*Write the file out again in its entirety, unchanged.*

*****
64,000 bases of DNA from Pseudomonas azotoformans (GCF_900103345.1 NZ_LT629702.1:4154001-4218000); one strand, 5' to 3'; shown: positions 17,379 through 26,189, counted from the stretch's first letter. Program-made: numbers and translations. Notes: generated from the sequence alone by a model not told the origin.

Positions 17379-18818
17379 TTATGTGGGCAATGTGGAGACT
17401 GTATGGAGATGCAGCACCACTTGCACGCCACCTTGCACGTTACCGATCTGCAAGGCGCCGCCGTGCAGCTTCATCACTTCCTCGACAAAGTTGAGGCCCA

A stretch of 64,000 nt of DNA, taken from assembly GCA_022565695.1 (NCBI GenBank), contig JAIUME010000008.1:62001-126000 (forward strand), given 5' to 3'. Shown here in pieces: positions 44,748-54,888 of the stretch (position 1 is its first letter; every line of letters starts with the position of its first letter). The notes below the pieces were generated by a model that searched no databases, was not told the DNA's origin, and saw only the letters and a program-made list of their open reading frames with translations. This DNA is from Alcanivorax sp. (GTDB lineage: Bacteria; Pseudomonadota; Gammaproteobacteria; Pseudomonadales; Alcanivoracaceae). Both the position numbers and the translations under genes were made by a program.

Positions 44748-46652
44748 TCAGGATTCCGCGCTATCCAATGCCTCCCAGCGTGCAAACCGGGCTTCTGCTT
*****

64,000 bases of DNA from Pseudomonas azotoformans (GCF_900103345.1 NZ_LT629702.1:4154001-4218000); one strand, 5' to 3'; shown: positions 17,379 through 26,189, counted from the stretch's first letter. Program-made: numbers and translations. Notes: generated from the sequence alone by a model not told the origin.

Positions 17379-18818
17379 TTATGTGGGCAATGTGGAGACT
17401 GTATGGAGATGCAGCACCACTTGCACGCCACCTTGCACGTTACCGATCTGCAAGGCGCCGCCGTGCAGCTTCATCACTTCCTCGACAAAGTTGAGGCCCA

A stretch of 64,000 nt of DNA, taken from assembly GCA_022565695.1 (NCBI GenBank), contig JAIUME010000008.1:62001-126000 (forward strand), given 5' to 3'. Shown here in pieces: positions 44,748-54,888 of the stretch (position 1 is its first letter; every line of letters starts with the position of its first letter). The notes below the pieces were generated by a model that searched no databases, was not told the DNA's origin, and saw only the letters and a program-made list of their open reading frames with translations. This DNA is from Alcanivorax sp. (GTDB lineage: Bacteria; Pseudomonadota; Gammaproteobacteria; Pseudomonadales; Alcanivoracaceae). Both the position numbers and the translations under genes were made by a program.

Positions 44748-46652
44748 TCAGGATTCCGCGCTATCCAATGCCTCCCAGCGTGCAAACCGGGCTTCTGCTT